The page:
Panda Cub Died From Liver Cell Death, Says National Zoo
The National Zoo's 6-day-old panda cub passed away last month because its liver cells were dying, possibly because of problems with the baby panda's lungs, the National Zoo announced this morning.
The panda cub's lungs were not as developed as they should have been, according to Dr. Suzan Murray, the zoo's chief veterinarian, who said lack of oxygen was the likely cause of the liver cell death. The undeveloped lungs could be a sign that the female panda cub was born prematurely, according to Murray.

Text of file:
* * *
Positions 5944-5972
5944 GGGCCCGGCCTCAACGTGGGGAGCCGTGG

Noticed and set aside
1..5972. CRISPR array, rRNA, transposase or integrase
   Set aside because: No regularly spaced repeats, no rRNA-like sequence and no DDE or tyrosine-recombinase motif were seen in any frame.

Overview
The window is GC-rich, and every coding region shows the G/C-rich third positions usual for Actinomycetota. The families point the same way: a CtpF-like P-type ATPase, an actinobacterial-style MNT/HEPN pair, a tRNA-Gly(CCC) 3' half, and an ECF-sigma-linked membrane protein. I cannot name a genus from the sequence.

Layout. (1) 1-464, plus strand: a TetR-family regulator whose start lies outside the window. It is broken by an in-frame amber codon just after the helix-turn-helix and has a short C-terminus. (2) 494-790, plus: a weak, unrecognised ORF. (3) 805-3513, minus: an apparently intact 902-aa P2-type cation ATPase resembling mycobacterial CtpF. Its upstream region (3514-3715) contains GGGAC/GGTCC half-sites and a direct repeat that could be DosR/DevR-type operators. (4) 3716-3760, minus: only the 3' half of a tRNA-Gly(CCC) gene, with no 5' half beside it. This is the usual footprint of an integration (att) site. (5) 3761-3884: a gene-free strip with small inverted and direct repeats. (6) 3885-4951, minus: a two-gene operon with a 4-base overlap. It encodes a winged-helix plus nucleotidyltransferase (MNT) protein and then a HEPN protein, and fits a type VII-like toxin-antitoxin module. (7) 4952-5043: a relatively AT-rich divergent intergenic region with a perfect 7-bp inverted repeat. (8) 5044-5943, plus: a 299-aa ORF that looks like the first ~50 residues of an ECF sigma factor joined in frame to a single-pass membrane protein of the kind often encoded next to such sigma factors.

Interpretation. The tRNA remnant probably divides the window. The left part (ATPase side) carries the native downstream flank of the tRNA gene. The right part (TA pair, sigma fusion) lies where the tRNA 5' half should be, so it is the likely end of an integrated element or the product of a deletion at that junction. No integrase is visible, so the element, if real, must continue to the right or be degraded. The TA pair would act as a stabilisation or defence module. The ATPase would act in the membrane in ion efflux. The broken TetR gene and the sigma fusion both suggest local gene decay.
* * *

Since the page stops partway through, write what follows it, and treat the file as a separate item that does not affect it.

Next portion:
The zoo and Chinese officials will have discussions later this fall about the whether the zoo's two pandas, female Mei Xiang and male Tian Tian, will be switched out for another pair.
It's already clear, though, that Tian Tian will likely not have another chance to breed. In the future, the zoo will look elsewhere for panda semen to inseminate Mei Xiang if she remains in D.C., according to Dr. Don Moore, an associate director at the zoo. "He's not really competent," he said.
Panda mother Mei Xiang's behavior has almost returned to normal, according to zoo officials, with her eating about 80 percent of her usual food. She had been nursing a Kong toy since the cub's death, but has recently ignored it, according to Moore.
Photo by National Zoo used under a Creative Commons license